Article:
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GUEST COMMENT International import and export processes require a radical rethink 

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As it stands, no region is close to being self-sufficient when it comes to global trade. Every part of the world relies on trade with others for more than 25% of at least one important type of goods, demonstrating the importance of global trade policies and processes. In fact, approximately 40% of global trade is “concentrated”, where importing economies rely on three or fewer nations for their share of global trade. 

What this tells us is that global trade requires a radical rethink, writes Tim Lawrence, director of the Digital Supply Chain Hub, Digital Catapult. To ensure that supply chains are robust, resilient and ready to overcome unforeseen challenges and disruptions, something needs to change, and this is where advanced digital technologies will play a key role. In the months to come, Digital Catapult will consider how advanced digital technologies might transform global import and export processes to unlock new opportunities for efficiency, sustainability, and economic growth, with the launch of an international accelerator programme.

The need to rethink and reform global trade policies
Recent events have underscored the need to rethink international import and export policies. Global trade is critical for economies to grow, as it directly impacts a country’s gross domestic product (GDP). Maintaining a balance between imports and exports is essential for economic stability, as fluctuations can distort the trade balance and devalue the currency, affecting everyday life. Effective logistics and supply chain management plays a key role in achieving this balance, ensuring robust and resilient trade processes that support economic growth.

In a recent report, KPMG found that poor logistics and supply chain management pose critical threats to a country’s successful cross border trade. Tracking orders, determining liabilities for in-transit goods, and meeting promised delivery timeframes can all be more challenging in cross-border trade due to multicarrier handoffs and border delays. This is where embracing new solutions to transform global supply chains and logistics will be important, particularly as the World Trade Organisation (WTO) expects global trade to pick up this year following a contraction in 2023. 

In light of expectations for increased global trade, adopting solutions underpinned by advanced digital technologies will be critical to meeting demand, maintaining balance of exports and imports, and driving economic growth for countries that rely significantly on trade partners.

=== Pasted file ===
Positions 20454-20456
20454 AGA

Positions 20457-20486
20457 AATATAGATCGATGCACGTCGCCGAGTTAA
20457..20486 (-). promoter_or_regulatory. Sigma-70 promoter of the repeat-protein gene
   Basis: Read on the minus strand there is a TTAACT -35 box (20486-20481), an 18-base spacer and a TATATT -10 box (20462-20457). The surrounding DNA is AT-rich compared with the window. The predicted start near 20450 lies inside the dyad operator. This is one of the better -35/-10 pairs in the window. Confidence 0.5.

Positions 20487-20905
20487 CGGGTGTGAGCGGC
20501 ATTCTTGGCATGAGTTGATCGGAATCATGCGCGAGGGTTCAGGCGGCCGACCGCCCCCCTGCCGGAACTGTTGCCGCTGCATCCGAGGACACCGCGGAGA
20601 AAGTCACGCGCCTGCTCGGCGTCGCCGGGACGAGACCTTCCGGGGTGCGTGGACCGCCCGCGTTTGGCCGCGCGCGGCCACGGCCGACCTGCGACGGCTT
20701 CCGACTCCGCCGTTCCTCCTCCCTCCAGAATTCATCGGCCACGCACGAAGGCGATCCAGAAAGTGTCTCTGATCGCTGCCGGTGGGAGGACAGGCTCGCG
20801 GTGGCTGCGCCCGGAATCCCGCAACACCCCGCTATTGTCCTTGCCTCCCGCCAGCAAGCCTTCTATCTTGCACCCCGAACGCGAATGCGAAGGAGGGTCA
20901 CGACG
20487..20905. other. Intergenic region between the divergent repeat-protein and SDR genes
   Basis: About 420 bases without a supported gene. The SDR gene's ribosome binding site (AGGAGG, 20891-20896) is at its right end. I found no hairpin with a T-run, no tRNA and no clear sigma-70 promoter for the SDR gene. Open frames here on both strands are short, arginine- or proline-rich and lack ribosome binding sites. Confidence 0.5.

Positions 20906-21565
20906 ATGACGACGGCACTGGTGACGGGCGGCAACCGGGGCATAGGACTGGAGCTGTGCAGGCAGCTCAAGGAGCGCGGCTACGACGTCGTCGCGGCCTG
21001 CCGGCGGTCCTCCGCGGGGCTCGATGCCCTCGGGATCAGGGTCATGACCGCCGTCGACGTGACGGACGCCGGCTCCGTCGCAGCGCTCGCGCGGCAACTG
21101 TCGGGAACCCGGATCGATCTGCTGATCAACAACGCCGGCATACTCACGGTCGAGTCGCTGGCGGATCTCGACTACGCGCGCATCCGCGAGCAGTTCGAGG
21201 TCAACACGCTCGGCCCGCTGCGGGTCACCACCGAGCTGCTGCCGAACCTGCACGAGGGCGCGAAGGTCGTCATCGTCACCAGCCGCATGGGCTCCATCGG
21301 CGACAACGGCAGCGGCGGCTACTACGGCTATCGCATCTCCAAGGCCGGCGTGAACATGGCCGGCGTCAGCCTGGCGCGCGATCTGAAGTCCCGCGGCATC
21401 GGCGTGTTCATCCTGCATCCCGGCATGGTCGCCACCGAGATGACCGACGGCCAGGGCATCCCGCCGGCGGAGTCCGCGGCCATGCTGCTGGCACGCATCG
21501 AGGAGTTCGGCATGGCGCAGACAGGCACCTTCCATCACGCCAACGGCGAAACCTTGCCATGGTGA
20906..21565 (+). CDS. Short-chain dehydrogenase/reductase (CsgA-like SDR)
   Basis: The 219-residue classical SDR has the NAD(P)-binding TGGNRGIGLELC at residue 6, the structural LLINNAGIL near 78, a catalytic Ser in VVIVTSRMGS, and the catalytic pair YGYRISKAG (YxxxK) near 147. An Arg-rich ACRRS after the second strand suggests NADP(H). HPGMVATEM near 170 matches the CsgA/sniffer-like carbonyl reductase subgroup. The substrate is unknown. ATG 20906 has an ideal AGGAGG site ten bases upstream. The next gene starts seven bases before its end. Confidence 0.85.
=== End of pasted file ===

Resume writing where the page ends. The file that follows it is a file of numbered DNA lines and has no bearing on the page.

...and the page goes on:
How advanced digital technologies may be the answer
In the realm of enhancing supply chains and logistics, advanced digital technologies are set to serve as pivotal tools for optimisation and enhancement. In 2021, the International Chamber of Commerce (ICC) asserted that the best way to boost trade across the G7 – by $9 trillion by 2026 – is by digitalising the trade ecosystem, using new technologies and innovations. Adopting new solutions and advanced digital technologies will enable global trade to be more efficient, inclusive and equitable, particularly in light of new legislation.

The Electronic Trade Documents Act (ETDA) is now in force in the UK, with similar legislation coming to Germany. This law aims to streamline cross-border trade by digitising commercial transactions, regulatory compliance information, and cargo logistics. The ETDA’s benefits are immediately accessible, with a reported 80% reduction in border waiting times, 18% decrease in shipping costs, and a 30% improvement in profitability.  These digital improvements also facilitate easier access to trade capital and help meet ESG compliance requirements. 

The UK government’s Ecosystem of Trust pilot programme supports these findings, showing a 60% reduction in government data requirements and a 17% reduction in decision-making time. The legislation, applying to documents governed by English and Welsh law, covers about 80% of global bills of lading, with similar laws being considered in Germany, Singapore, and Commonwealth countries

At Digital Catapult, we work with a range of advanced digital technologies including artificial intelligence (AI), quantum, machine learning, the internet of things (IoT), immersive and more to consider how these technologies might solve industry challenges including those that exist within the supply chain. AI for example can enhance demand forecasting, optimise inventory management, and streamline route planning. IoT enables real-time tracking of goods, improving visibility and compliance, and quantum computing can help solve complex optimisation problems. 

At Digital Catapult, we aim to harness these technologies to address supply chain challenges, make sustainability gains and unlock new opportunities for our commercial partners. One example of how we have achieved this is with the Logistics Living Lab project. The project was launched to cut the carbon emissions of empty lorries on roads across the UK, applying digital technology to create a shared public infrastructure for managing delivery vehicle slot filling, routing, and tracking. This will enable logistics companies to collaborate where necessary, and still compete in new and more efficient ways, while enhancing UK manufacturing capability and making progress towards net-zero. 

Tim Lawrence, director of the Digital Supply Chain Hub, Digital Catapult

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